Introduction to ontologies

Last verification: 20180914
Tools required for this lab:

Before the lab

Lab instructions

Developing an ontology is a complex task and it is hardly possible to learn everything what is important on a single lab session. This lab aims to get you familiar with the WebProtégé ontology editor and chosen ontology constructs. You are encouraged to continue developing and refining your ontology at home.

During this lab you can prototype an ontology for:

  • The Bold and the Beautiful / The Game of Thrones (as you are already familiar with the topic :-) )
  • or Multimedia Library (e.g. books, movies, music CDs, etc).

1 Tool for prototyping: WebProtégé

WebProtégé is a lightweight online ontology editing tool. It supports a limited set of constructs of ontology languages such as RDFS and OWL. Full-fledged ontology editor is Protege Desktop.

  1. Create an account at WebProtégé website.
  2. Create a new project called: AGH-SemWeb2019-Name, where Name should be your name(s).
  3. Load (open) your project.

2 Developing an ontology

An ontology is an artifact that describes certain domain (part of a world). It consists of a set of concepts (classes), typically organised in a hierarchy, connected by various properties and having various attributes.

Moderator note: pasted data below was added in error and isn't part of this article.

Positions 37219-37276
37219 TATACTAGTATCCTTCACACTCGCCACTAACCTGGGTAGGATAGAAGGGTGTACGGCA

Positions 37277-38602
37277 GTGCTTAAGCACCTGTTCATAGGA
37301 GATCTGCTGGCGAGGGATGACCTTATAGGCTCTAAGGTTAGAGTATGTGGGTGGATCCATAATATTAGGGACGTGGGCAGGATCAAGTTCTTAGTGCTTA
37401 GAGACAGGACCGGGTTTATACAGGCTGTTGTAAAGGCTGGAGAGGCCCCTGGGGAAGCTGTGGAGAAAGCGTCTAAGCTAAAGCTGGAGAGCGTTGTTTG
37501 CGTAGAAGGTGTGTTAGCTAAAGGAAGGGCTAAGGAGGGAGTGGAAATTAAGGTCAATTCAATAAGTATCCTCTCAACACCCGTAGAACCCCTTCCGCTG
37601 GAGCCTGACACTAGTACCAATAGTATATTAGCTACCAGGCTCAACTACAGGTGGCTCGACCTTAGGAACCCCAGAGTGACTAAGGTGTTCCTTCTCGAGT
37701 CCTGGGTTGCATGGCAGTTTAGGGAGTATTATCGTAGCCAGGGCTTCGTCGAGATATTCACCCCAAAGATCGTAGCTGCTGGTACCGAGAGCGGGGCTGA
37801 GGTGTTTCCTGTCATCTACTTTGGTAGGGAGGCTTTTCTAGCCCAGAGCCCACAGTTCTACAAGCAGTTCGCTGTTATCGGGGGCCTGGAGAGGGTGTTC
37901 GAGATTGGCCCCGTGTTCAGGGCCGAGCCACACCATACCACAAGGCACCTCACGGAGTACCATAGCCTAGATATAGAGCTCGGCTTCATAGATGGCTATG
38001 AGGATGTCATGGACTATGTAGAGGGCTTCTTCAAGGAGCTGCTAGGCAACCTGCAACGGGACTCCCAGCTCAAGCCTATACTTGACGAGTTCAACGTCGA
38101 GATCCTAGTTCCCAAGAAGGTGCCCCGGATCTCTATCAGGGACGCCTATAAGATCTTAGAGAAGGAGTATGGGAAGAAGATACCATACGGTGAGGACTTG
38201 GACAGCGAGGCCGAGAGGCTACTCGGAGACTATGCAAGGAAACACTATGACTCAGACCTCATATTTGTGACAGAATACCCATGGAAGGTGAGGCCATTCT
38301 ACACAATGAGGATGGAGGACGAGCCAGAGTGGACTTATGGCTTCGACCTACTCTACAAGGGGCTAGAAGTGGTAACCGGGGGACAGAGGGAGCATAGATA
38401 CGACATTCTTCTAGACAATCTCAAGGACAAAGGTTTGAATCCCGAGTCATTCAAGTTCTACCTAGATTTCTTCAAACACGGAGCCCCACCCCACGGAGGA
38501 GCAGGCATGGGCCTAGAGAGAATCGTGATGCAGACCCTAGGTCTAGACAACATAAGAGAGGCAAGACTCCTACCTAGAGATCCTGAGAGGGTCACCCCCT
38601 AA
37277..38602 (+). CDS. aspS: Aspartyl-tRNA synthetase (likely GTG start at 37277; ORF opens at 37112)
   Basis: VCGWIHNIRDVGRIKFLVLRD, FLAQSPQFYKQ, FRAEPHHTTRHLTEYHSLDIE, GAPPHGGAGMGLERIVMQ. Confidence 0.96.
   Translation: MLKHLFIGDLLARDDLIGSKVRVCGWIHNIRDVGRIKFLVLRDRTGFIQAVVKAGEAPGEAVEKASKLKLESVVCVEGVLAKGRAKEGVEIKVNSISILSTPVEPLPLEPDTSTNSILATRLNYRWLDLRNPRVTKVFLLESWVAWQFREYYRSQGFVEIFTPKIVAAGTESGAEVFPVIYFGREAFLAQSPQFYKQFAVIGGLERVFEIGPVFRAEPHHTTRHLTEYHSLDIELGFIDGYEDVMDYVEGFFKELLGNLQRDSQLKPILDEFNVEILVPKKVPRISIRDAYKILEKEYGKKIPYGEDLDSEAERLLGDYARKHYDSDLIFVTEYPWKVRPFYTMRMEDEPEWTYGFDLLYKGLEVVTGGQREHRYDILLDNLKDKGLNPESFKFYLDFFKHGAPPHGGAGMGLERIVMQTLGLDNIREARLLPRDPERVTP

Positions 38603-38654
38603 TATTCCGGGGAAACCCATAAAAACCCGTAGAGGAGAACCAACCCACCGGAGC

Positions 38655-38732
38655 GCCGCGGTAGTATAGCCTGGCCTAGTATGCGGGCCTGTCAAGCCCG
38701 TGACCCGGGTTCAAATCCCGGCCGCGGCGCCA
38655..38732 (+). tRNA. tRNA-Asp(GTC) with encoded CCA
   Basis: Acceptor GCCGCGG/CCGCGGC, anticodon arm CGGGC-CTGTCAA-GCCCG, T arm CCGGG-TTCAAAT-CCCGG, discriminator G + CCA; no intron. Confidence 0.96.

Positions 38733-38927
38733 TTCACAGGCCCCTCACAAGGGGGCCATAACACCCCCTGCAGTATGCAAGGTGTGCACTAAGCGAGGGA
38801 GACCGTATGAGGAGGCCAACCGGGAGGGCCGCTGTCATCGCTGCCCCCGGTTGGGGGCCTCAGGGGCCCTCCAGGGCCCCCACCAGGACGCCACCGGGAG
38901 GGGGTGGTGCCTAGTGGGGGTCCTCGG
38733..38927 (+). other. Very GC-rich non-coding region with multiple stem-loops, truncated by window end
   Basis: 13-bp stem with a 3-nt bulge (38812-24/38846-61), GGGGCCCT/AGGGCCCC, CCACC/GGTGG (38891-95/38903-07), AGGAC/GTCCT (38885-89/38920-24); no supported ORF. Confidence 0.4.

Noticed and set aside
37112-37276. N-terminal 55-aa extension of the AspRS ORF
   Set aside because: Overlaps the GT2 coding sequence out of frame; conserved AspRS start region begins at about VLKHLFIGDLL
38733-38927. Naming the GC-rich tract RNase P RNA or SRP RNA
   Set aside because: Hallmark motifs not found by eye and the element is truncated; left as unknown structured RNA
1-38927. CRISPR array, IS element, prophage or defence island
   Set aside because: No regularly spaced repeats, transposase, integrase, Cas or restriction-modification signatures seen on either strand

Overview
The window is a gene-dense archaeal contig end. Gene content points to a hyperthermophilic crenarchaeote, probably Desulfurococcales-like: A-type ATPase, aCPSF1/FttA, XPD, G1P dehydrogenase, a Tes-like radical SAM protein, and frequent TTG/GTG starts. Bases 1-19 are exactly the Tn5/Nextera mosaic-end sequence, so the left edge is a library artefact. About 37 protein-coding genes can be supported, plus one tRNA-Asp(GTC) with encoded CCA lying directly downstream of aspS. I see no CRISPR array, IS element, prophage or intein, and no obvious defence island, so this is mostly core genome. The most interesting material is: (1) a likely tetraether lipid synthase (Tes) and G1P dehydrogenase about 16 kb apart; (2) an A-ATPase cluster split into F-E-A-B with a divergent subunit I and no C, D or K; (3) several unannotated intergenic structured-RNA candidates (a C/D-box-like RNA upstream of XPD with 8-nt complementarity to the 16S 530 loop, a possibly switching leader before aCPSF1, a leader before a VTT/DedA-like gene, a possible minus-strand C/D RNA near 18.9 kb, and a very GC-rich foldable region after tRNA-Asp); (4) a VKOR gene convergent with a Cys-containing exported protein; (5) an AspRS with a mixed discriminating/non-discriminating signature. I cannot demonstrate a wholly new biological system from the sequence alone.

1. Open the Build your first ontology tutorial. Skim sections 1 and 2.
  2. Leave it open and read appropriate sections while doing consecutive steps…
  3. Note: WebProtege Users Guide may be useful
    Note: each part should take approx. 10 minutes!

2.1 Determine the domain and scope

  1. Scope: Discuss in pairs and define the scope of your ontology. For example, your ontology may describe all GoT characters in a specified period of time (e.g. at the end of the first book) or all multimedia items that you own.
    1. You can adjust the scope later during the process.
    2. 8-) Write down the scope of the ontology in the report.
  2. Competency questions: Think of and list the competency questions your ontology will help to answer. Exemplary competency questions may be:
    1. What are the other movies in the genre I watch most often?
    2. Who are the children of the one named „Kingslayer”?
    3. Did Brooke marry a member of the Forrester family and when?
      8-) Write down the competency questions in the report.

2.2 Consider reuse

  1. Search for existing ontologies related to the topic (max 10 minutes) (e.g. the simplest ontology that will be useful is FOAF for describing the names od Dublin Core for describing basic media metadata). Although you may not know the syntax of ontology languages, they should be intuitive (remember, they are basically descriptions of classes and relations among them).
  2. 8-) Put in your report links to two ontologies that you find useful / related to the topic. List classes and properties you will use in your ontology (if any).

2.3 Enumerate important terms